Thanks again all.

Mesenteria: My problem isn't metal wheels, it is likely how I laid out my new yard. With no equipment on the layout, I get a short if I hook up my yard bus wires to the main layout :(

I think the nail polish wouldn't help, as current would still flow through. And I don't have a Dremel - can I uses a fine-toothed handsaw?

Mike
 

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Mike

No. Do NOT modify your turnouts. The insulated JOINERS
(they are plastic instead of brass)
separate the Electrofrog Turnout FROG RAILS from the connected tracks.

To help you understand:

Look at the FROG of your ELECTROFROG turnouts. You see that
where the RIGHT rail of the of the STRAIGHT is directly connected to
the LEFT rail of the divert at the FROG. The FROG uses track power
and it's polarity is changed when you move the points. So if you
have live tracks connected, that changing polarity causes a short, no
matter which way the points are set. To avoid this, use an insulated
joiner between BOTH turnout FROG RAILS and connect tracks.

The above situation does not exist when you use INSULFROG turnouts.
No insulated joiners are required since the FROG does not change
polarity and there is a plastic rail insert at the frog that prevents right rail/left
rail touching. You can see the black plastic rail insert where circled in
purple in the above photo. However, Insulfrog turnouts are 'power routing'.
That means power to the 'divert' is shut off when points are set to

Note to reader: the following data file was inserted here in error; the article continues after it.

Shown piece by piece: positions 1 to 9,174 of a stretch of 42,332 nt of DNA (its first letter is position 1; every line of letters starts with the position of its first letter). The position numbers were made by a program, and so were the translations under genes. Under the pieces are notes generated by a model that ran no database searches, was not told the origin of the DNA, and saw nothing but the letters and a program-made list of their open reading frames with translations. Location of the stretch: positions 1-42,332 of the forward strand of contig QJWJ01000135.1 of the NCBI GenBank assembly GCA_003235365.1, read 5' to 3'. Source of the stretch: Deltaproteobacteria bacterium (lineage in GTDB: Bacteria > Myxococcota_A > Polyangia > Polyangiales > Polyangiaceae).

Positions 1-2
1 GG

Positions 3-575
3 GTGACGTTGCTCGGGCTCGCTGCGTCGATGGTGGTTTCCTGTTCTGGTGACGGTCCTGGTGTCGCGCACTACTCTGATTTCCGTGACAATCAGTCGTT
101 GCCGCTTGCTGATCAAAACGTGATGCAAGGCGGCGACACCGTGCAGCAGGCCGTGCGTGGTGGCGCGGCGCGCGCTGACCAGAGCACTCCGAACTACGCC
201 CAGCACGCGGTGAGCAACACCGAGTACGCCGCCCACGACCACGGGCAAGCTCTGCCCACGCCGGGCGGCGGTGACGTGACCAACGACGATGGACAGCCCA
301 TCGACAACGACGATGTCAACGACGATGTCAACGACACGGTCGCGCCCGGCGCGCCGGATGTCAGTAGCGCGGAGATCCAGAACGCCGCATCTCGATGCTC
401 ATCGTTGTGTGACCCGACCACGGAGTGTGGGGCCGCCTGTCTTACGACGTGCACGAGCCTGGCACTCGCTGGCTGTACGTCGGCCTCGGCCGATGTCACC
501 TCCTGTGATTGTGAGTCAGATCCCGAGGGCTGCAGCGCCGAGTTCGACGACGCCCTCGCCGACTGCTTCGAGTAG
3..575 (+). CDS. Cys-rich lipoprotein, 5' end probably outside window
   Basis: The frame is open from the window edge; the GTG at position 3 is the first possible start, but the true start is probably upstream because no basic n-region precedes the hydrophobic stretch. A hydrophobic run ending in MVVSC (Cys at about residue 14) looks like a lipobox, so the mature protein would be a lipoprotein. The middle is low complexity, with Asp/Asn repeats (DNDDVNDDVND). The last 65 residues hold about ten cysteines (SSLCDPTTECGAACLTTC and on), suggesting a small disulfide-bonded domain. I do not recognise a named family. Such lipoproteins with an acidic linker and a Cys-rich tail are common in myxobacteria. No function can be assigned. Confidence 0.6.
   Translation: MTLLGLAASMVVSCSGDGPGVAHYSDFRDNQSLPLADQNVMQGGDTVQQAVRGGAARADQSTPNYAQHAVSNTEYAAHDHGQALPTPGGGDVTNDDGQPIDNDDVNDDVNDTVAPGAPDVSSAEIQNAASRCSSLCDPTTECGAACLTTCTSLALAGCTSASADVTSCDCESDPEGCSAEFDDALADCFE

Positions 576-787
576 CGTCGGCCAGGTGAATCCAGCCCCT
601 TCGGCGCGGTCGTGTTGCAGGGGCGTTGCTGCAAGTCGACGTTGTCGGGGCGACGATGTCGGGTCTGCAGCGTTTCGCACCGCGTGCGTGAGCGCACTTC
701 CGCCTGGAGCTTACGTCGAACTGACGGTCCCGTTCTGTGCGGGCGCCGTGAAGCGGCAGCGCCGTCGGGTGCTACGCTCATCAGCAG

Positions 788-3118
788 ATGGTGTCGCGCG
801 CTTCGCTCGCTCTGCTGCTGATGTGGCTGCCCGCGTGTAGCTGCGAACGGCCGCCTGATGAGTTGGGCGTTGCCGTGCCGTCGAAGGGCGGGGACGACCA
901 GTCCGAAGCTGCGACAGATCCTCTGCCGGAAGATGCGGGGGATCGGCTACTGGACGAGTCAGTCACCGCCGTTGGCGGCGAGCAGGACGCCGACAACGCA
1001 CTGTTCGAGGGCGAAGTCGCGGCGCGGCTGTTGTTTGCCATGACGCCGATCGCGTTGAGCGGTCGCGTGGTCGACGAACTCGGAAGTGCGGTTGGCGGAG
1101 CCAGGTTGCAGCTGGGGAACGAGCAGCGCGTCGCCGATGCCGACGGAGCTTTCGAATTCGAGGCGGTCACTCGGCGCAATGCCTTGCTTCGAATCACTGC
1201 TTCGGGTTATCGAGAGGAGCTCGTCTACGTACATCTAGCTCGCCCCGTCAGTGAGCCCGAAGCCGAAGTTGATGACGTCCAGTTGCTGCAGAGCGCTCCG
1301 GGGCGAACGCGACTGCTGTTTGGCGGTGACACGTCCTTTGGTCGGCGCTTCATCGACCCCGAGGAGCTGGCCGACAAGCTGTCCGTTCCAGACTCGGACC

straight. For this reason if 'always on' current is desired you must
use a track drop to your track bus for BOTH frog rails. NO INSULATED
JOINERS, however. Note that the divert frog rail in your photo is LEFT
rail and the straight frog rail is RIGHT rail. Connect your drops to
your bus accordingly.

Don
 

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Discussion Starter #14
No. Do NOT modify your turnouts. The insulated JOINERS
(they are plastic instead of brass)
separate the Electrofrog Turnout FROG RAILS from the connected tracks.

To help you understand:

Look at the FROG of your ELECTROFROG turnouts. You see that
where the RIGHT rail of the of the STRAIGHT is directly connected to
the LEFT rail of the divert at the FROG. The FROG uses track power
and it's polarity is changed when you move the points. So if you
have live tracks connected, that changing polarity causes a short, no
matter which way the points are set. To avoid this, use an insulated